What improvements are planned for London’s transport infrastructure and how might this impact property values in the capital?
Improvements to transport infrastructures would usually be expected to boost the prosperity of an area and the local property prices. There is considerable evidence to suggest that this is the case and that property values can increase as soon as projects are announced. However, an uplift in property prices isn’t guaranteed.
What are the implications of forthcoming transport infrastructure improvements in central London? Is now a good time to buy your new home or to sell your existing one? Could your property substantially increase in value over the coming years as a result of infrastructure improvements?
Improvements deliver variable results
The impact of transport projects is more varied than you might think. While some developments will spark impressive growth before so much as a brick has been laid, others cause barely a ripple in the market.
Research conducted by Nationwide suggested that properties within 500 metres of a tube station carry a premium in excess of 10% when compared to similar properties at a distance of 1km.
There are unlikely to be any further tube stations in central London, but other projects have been completed or are underway in outer London and further afield. These include the new Crossrail route, also known as the Elizabeth Line, which will run from Reading to Heathrow, through central London and on to Abbey Wood.
The Impact of Crossrail and HS2
Crossrail began to impact property prices along the route long before construction even began. The Jubilee line and DLR extensions also saw property prices rise in the areas adjacent to the new stations. There is no doubt that in regions where there are no direct rail links to the centre of the capital, a new station will have a dramatic effect on property values. Reduced travelling times are a major draw.
HS2, the planned high-speed rail link, would enable commuters to travel between Manchester and central London in a little over an hour.
While developments in outer London and beyond are good news for property owners in these regions, the story could be very different in the heart of the capital. With improved rail links, it is possible that more people may be prepared to live further way as their potential journey times have decreased. This might cause a fall in demand for properties closer to the centre of the city.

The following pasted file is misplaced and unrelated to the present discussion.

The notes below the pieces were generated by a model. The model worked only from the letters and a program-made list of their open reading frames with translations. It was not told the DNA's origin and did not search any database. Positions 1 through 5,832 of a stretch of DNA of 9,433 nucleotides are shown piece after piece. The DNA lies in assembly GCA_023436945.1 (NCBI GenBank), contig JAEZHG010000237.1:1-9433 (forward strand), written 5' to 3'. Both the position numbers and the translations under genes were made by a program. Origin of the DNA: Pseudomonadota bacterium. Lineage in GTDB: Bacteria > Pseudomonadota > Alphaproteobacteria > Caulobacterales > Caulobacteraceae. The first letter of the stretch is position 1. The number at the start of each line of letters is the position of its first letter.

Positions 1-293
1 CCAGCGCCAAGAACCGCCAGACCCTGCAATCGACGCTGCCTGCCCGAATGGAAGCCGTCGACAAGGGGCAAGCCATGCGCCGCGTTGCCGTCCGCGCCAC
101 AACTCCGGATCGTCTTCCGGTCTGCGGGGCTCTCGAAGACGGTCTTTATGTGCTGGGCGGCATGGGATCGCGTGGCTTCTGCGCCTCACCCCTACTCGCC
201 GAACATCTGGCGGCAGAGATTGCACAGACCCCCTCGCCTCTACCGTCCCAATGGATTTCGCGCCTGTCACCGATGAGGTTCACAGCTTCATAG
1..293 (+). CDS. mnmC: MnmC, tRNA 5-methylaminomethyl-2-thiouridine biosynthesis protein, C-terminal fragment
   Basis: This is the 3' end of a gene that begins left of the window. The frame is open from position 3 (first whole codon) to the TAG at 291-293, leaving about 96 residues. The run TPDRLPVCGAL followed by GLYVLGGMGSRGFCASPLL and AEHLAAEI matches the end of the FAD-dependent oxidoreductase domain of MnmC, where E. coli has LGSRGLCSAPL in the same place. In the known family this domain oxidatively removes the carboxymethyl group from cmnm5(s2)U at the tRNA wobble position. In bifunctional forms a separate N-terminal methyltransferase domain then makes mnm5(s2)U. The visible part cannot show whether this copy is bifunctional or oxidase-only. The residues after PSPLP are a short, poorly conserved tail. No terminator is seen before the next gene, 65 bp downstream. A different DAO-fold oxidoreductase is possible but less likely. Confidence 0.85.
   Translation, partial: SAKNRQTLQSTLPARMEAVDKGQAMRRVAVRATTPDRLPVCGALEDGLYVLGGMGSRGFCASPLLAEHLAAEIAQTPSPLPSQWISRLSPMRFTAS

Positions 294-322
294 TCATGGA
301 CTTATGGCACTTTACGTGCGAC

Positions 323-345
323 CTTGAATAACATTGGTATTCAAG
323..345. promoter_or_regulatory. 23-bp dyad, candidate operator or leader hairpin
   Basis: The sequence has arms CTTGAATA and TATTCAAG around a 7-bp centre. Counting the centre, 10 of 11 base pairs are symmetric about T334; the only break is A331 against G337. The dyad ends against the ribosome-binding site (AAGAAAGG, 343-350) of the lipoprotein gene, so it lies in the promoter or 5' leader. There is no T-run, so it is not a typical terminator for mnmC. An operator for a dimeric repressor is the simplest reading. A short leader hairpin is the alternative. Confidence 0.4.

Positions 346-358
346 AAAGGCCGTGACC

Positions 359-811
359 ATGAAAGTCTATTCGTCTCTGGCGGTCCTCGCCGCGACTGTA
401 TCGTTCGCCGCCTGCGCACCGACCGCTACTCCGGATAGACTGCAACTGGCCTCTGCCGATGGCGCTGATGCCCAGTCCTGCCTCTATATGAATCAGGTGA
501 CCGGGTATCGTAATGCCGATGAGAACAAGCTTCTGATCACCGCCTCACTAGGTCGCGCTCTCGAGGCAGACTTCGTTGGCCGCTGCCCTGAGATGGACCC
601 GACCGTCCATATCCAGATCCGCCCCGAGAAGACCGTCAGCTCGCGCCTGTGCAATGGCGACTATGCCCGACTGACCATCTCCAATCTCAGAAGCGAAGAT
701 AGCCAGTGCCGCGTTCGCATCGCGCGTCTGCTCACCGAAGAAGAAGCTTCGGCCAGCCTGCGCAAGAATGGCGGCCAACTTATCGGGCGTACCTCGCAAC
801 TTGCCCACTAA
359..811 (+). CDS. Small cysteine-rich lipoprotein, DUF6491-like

New housing developments reduce demand
New stations also tend to mean that land is released for commercial and housing developments, resulting in an increase in housing stock. Even in areas where a new station would otherwise cause an uplift in house prices, the number of new homes built might reduce demand to the point that house prices don’t rise at all.
It is also important to bear in mind that while new infrastructure may boost house prices over the longer term, those living adjacent to the construction sites will have to endure the noise pollution and disruption associated with the development until they are complete.
Improvements to roads
Of course, the transport infrastructure of London isn’t confined to the railways. The roads are severely congested and so it is tempting to think that improvements there would be a good thing. But better roads bring more traffic and more noise to an area, reducing the quality of life for residents and causing house prices to fall.
So, what does this all mean?
Is central London a special case?
There is no hard and fast formula for assessing the impact of infrastructure improvements on property prices. With so many variables and every development being impacted by a unique combination of factors, growth is never guaranteed. Property prices are likely to rise substantially in outer London and the Home Counties where rail and tube links improve access to central London. But the same may not be true in the centre of town.
What improvements are planned for London?
Certainly, the planned extension on the Gospel Oak to Barking line will influence house prices along the 4km extension between Barking and Barking Riverside. Transport for London are also planning an extension to the Bakerloo line
to run from Elephant and Castle via the Old Kent Road to Lewisham.
The impact on properties close to the new stations is likely to be significant. You can expect a similar situation in the areas affected by the proposed DLR extension to Thamesmead
and road tunnel between the Greenwich Peninsula and Silvertown. Not that there is any guarantee that these projects will ever come to fruition.
If you are buying or selling a property in central London and wish to maximise the potential of your investment, growth as a result of infrastructure improvements cannot be relied upon. But if you wait too long to see what happens, any opportunity that does exist could be lost.
For guidance on buying or selling property in central London, contact our team today